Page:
In regard to film noirs versus mystery films.  While both genres typically feature mysteries that need to be solved; often times, the mystery films seem less serious than the film noirs.  Usually the mystery films feature private eyes, detectives, police, amateur detectives, etc. trying to solve a mystery.  Films like The Thin Man series, Charade and Footsteps in the Dark fit the bill.  These films often feature clues strewn throughout the film.  Often at the end, all the clues are recalled and pieced together to point to the culprit and solve the mystery. 

 

I would also argue that the mystery genre also overlaps with the film noir genre.  During and after WWII, the film noir genre really took off.  The mystery films took on a darker tone and featured more cynical characters than seen previously.  Many of the lead characters in the film noirs are cynics, un-trusting of anyone. 

 

I can see where the OP's confusion lies; the gangster, film noir and mystery genres are very similar and possess overlapping traits.  I have read it argued that "film noir" isn't an official genre, but rather a label given to movies featuring specific characteristics.  I see that even TCM doesn't use the film noir label.  On today's schedule for example, Laura is classified as a "Suspense" film.  I would also argue that some other film noirs might be labeled as "crime" films or "dramas."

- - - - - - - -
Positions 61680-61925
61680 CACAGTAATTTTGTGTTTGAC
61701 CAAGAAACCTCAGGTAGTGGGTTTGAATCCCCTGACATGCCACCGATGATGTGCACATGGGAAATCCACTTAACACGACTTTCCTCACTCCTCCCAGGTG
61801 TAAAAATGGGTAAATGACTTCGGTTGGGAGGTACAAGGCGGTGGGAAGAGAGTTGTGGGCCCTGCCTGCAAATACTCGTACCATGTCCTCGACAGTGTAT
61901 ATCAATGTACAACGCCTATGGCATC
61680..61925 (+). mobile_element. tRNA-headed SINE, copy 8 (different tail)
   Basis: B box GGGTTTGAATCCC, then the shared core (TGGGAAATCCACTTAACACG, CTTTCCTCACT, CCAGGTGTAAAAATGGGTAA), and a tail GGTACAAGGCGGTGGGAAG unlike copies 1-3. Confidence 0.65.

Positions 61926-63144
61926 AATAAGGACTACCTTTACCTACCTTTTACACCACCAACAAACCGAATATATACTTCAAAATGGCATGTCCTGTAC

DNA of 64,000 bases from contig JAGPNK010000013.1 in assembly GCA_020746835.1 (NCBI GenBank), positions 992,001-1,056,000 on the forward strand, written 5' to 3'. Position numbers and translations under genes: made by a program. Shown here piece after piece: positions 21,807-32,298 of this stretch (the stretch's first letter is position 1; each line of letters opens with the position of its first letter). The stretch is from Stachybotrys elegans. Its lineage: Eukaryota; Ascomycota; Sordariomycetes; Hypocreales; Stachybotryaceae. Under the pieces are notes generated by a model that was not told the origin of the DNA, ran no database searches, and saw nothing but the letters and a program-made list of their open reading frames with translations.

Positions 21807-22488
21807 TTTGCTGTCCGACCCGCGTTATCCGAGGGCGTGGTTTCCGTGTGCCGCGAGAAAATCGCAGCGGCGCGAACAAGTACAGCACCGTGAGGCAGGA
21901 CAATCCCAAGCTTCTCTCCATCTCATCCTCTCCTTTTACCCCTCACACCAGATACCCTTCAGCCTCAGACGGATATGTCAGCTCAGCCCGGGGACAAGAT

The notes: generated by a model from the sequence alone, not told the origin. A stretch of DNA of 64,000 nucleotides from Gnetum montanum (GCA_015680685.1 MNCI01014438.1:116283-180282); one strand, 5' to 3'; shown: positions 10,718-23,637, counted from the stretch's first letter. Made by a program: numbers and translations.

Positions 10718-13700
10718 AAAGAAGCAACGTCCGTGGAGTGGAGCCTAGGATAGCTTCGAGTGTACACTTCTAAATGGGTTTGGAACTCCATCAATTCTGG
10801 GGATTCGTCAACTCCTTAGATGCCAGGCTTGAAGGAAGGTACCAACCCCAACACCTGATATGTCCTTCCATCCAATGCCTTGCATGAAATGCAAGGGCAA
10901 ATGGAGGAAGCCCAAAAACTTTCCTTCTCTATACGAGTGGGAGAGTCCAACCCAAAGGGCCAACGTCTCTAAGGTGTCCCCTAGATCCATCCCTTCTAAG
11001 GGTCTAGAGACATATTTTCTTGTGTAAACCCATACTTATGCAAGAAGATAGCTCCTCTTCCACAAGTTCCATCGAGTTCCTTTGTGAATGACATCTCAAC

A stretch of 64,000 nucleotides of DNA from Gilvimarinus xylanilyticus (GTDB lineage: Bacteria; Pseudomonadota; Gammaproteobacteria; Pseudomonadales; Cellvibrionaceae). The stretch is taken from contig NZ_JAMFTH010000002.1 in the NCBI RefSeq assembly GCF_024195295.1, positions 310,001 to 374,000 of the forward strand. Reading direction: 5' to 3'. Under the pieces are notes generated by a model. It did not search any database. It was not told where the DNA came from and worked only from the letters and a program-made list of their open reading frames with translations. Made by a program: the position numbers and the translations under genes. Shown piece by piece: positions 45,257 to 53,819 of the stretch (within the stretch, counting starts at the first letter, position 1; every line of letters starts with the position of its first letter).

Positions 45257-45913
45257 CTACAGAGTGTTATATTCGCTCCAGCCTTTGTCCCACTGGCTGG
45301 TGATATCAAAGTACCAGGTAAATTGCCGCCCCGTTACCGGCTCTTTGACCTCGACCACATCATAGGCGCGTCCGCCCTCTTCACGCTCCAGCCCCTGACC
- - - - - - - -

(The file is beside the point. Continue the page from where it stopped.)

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I agree with both jamesjazzguitar & speedracer5, I personally just key more on the visual aspects of Noir , but with the visual you must have the story aspects also, its a double deal , the obsessed or alienated individual trapped in a world out of their control, is a very important component of Noir, even more so with Neo Noirs where the visual component is quite often minimal or completely missing in action. 

 

Classic Noir has a wide range visually, say on one hand a film like The Maltese Falcon with the strong story components but comparatively light on the visuals, while on the other, I Wake Up Screaming has both the strong story components and the visuals.